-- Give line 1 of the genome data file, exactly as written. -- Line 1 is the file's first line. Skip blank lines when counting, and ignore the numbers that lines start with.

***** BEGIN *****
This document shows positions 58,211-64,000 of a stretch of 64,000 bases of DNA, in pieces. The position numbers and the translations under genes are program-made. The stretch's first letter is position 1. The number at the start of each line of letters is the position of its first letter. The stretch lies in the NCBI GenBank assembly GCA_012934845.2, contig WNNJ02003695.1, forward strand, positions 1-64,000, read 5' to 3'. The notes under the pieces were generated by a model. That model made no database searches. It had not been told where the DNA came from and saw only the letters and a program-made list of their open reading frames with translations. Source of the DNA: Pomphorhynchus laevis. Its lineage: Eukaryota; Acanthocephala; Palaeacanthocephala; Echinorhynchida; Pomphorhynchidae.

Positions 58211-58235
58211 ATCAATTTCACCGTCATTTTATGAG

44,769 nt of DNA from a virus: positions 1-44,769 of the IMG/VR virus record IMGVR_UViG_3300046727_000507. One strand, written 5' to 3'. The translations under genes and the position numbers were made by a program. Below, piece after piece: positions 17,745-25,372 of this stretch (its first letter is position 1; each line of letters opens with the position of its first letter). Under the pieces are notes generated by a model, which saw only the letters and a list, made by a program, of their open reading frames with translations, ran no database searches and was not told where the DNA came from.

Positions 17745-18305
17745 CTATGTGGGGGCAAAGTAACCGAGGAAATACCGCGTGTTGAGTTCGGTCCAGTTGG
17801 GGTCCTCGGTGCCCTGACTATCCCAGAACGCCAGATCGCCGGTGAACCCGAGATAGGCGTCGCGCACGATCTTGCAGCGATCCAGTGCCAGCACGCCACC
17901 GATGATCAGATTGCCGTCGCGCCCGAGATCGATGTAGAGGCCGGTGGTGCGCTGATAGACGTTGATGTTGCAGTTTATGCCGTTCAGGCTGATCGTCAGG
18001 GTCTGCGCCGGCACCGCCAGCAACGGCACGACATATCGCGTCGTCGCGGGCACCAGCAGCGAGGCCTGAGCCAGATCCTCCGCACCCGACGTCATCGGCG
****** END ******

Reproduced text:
This document shows positions 58,211-64,000 of a stretch of 64,000 bases of DNA, in pieces. The position numbers and the translations under genes are program-made. The stretch's first letter is position 1. The number at the start of each line of letters is the position of its first letter. The stretch lies in the NCBI GenBank assembly GCA_012934845.2, contig WNNJ02003695.1, forward strand, positions 1-64,000, read 5' to 3'. The notes under the pieces were generated by a model. That model made no database searches. It had not been told where the DNA came from and saw only the letters and a program-made list of their open reading frames with translations. Source of the DNA: Pomphorhynchus laevis. Its lineage: Eukaryota; Acanthocephala; Palaeacanthocephala; Echinorhynchida; Pomphorhynchidae.